In the Midwest and nationally, we support Representative Cori Bush’s resolution calling for the investigation and expulsion of any member of Congress who objected to the certification of the presidential election results. Though democracy in the United States is limited and deeply flawed, attempting to overturn the will of millions of voters is intolerable. Further, the actions of these elected officials inflamed and emboldened their most extreme supporters, leading directly to the fascist attack at the U.S. Capitol. The politicians who are responsible cannot be allowed to govern. There can be no unity with white supremacists and fascists or those who collude with them.
For socialists, part of refuting fascism right now must be affirming the value of life and human rights by fighting for COVID-19 relief payments, rent cancellation, and safe working conditions for all during a global pandemic. We want to especially highlight the lives of deemed “disposable”: incarcerated people, the elderly, the undocumented, and workers in the Global South.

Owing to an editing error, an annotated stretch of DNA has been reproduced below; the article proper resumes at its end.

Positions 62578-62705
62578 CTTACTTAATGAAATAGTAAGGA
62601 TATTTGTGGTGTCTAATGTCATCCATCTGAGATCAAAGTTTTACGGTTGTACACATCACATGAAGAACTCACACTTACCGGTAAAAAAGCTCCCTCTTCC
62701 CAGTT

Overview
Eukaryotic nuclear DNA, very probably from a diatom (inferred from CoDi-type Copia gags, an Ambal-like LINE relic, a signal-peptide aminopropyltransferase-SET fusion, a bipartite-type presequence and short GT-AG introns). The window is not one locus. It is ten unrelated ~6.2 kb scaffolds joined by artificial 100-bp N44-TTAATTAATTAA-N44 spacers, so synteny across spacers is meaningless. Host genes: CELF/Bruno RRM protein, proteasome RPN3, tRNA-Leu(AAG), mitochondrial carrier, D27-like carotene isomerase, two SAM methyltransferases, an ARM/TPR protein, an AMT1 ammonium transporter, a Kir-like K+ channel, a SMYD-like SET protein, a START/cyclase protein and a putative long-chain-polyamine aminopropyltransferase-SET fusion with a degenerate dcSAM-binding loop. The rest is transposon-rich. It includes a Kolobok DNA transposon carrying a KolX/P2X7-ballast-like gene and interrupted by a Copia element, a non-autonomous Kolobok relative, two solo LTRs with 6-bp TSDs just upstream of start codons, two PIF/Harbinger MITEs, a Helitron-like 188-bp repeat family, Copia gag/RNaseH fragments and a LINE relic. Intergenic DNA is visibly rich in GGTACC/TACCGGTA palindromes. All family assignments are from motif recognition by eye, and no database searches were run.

In our chapters, we should build our skills and capacity to outnumber and crowd out fascists and white nationalists when they demonstrate in public. That does not mean we should foray into adventurism or violence. We understand that some members need to confront fascists in person and they should give them the tools to do so as safely as possible. We need to outnumber fascists, and to do that we must be organized. That means training competent medics, marshals, antifascist researchers, and action planners and connecting skill training to the politics of our vision of what the world could be.
In addition to prioritizing antifascist organizing by building our skills and capacity and developing political education, we plan to host a panel for Midwest Chapters to share our experiences and resources in fighting the far right. We hope that this signals a concrete first step in taking on the fascist threat in the Midwest, and encourage other Midwest chapters to join us.
Final Chapter Sign Offs:
Chicago, Illinois DSA
Coulee, Wisconsin DSA
Huron Valley, Michigan DSA
Madison Area, Wisconsin DSA
Milwaukee, Wisconsin DSA
Twin Cities, Minnesota DSA